Pulsars are rapidly rotating neutron stars (NS) which form highly magnetized magnetospheres, usually described as magnetic dipoles. The magnetosphere is filled with charged particles, mainly electrons and positrons, extracted from the stellar surface by the induced electric fields. The original model for pulsar magnetospheres foresees that these charged particles satisfy the ideal magnetohydrodynamic (MHD) (=0) and the free-force (FF, =0) conditions [Goldreich:1969]. In this view, the magnetic field lines cannot remained closed beyond the light cylinder (LC, with a radius R), where the angular velocity of the NS is equal to the speed of light. Along the open field lines the plasma flows along asymptotically monopole field lines [Michel:1973] forming the pulsar wind region. Nowadays it is commonly accepted that the ideal MHD and FF conditions cannot be fulfilled everywhere inside the magnetosphere. In the past years regions where the electric field is not totally screened by the plasma were invoked as possible sites of particle accelerations. They are referred as to gaps. Recently current sheets are taking over though. They are current carrying surfaces where particles can be accelerated via relativistic reconnection and radiate synchrotron emission from optical to -ray wavelengths. In particular, an equatorial current sheet was proposed by Contopoulos to ensure the closure of the large-scale currents flowing from the star to infinity and back [Contopoulos:1999], but only recent particle-in-cell (PIC) simulations of plasma-filled magnetospheres have provided the evidence for its existence, as well as its possible extension down to the NS surface, separating the open and closed field lines (this names them separatrix) [Spitkovsky:2006, Kalapotharakos:2009, Tchekhovskoy:2013, Cerutti:2015]. The equatorial current sheet separates the field lines that originate from the two pulsar magnetic poles. When the rotation and magnetic axes are not aligned (oblique pulsars), this current sheet develops corrugation whose amplitude increases linearly with the distance from the star. The equatorial plan is then divided into stripes of magnetic field of opposite polarities, hence the name stripped wind [Coroniti:1990, Bogovalov:1999, Kirk:2002].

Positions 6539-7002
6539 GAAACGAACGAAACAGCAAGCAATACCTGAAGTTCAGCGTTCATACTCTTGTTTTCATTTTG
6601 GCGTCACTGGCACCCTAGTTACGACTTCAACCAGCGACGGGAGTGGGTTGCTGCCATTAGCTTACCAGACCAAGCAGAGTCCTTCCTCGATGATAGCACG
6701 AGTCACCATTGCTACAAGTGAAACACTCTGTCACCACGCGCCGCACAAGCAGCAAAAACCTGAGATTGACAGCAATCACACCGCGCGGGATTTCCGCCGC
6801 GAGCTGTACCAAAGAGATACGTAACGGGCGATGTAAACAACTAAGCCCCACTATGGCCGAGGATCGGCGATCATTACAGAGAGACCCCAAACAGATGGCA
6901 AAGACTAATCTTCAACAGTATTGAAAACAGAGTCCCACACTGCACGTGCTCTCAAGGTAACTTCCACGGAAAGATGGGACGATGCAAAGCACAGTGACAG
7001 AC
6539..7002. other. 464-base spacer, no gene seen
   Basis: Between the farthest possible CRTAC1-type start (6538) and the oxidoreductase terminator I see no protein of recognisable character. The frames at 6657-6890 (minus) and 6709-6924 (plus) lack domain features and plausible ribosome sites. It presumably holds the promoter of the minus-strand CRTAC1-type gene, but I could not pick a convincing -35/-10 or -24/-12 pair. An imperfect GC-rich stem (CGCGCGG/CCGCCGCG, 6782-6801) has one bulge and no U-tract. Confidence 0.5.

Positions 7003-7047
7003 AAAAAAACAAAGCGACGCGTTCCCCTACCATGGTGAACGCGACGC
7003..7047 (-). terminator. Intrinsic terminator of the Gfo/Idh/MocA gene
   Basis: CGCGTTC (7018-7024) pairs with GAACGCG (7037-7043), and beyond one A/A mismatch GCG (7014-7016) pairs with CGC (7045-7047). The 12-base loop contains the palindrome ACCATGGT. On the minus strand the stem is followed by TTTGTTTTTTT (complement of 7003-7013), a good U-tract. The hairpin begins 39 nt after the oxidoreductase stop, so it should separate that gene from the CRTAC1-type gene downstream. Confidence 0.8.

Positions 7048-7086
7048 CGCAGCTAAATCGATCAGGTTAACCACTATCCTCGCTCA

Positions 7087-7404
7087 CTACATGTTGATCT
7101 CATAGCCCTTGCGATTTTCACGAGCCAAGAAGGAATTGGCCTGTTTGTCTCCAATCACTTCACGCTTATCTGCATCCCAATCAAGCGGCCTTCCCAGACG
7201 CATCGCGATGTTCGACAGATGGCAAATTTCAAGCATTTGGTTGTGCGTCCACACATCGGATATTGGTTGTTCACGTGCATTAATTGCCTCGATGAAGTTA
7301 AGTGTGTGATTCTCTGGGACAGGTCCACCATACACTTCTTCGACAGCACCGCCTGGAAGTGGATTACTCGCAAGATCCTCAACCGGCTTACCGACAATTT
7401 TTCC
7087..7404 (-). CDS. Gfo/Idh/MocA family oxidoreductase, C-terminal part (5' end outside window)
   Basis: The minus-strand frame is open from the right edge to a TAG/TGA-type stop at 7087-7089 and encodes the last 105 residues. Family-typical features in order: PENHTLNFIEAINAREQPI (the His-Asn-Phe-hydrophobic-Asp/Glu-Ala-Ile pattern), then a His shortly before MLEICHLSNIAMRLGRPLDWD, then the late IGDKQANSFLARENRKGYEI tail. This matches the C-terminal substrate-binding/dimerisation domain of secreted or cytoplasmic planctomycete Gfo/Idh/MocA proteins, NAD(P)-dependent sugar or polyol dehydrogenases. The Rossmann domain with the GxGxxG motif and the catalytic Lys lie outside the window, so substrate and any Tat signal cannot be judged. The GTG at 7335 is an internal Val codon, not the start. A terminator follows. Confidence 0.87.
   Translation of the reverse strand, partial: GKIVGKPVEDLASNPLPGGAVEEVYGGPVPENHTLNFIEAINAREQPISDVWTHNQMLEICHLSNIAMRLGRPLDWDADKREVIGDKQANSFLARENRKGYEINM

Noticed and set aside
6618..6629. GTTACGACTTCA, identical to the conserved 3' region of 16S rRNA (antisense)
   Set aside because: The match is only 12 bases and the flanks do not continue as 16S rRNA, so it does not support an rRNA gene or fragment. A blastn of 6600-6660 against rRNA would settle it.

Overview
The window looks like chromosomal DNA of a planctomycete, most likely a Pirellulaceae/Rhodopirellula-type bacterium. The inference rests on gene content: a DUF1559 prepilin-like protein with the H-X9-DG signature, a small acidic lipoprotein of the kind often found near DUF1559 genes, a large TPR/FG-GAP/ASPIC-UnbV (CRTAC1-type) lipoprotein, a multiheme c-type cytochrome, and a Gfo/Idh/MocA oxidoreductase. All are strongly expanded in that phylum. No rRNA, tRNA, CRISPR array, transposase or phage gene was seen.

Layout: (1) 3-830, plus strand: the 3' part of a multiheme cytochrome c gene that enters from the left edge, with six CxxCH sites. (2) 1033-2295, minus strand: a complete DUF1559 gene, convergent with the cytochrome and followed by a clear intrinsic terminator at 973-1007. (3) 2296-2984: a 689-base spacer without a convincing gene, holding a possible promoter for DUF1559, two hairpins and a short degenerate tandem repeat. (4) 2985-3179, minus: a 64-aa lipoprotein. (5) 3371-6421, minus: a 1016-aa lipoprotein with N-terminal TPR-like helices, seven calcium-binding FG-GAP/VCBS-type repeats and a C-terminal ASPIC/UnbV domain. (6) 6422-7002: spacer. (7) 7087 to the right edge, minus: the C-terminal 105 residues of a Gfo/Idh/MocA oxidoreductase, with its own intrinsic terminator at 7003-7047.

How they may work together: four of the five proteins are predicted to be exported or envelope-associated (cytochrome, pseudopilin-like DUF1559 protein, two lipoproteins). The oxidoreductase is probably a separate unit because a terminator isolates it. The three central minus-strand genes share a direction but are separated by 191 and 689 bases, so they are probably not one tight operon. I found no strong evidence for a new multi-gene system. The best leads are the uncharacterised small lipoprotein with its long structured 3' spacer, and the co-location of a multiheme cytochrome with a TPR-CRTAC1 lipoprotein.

In this new paradigma of the pulsar magnetosphere, two classes of pulsars are defined depending on the particle density inside the magnetosphere: the high-multiplicity pulsars where pair production takes place within the magnetosphere, that are the young pulsars with high stellar magnetic fields, and the low-density pulsars where particles are supplied only from the NS surface and are identified with the old pulsars. For the first class of pulsars the FF solution is a good approximation of their magnetosphere characterized by the presence of the separatrices and the equatorial current sheet. They are weakly dissipative [Cerutti:2015, Contopoulos:2016]. The low-density pulsars exhibit a charged separated magnetosphere with no separatrices since the equatorial sheet is electrostatically supported. They show high dissipation (40%) beyond the LC [Cerutti:2015, Contopoulos:2016].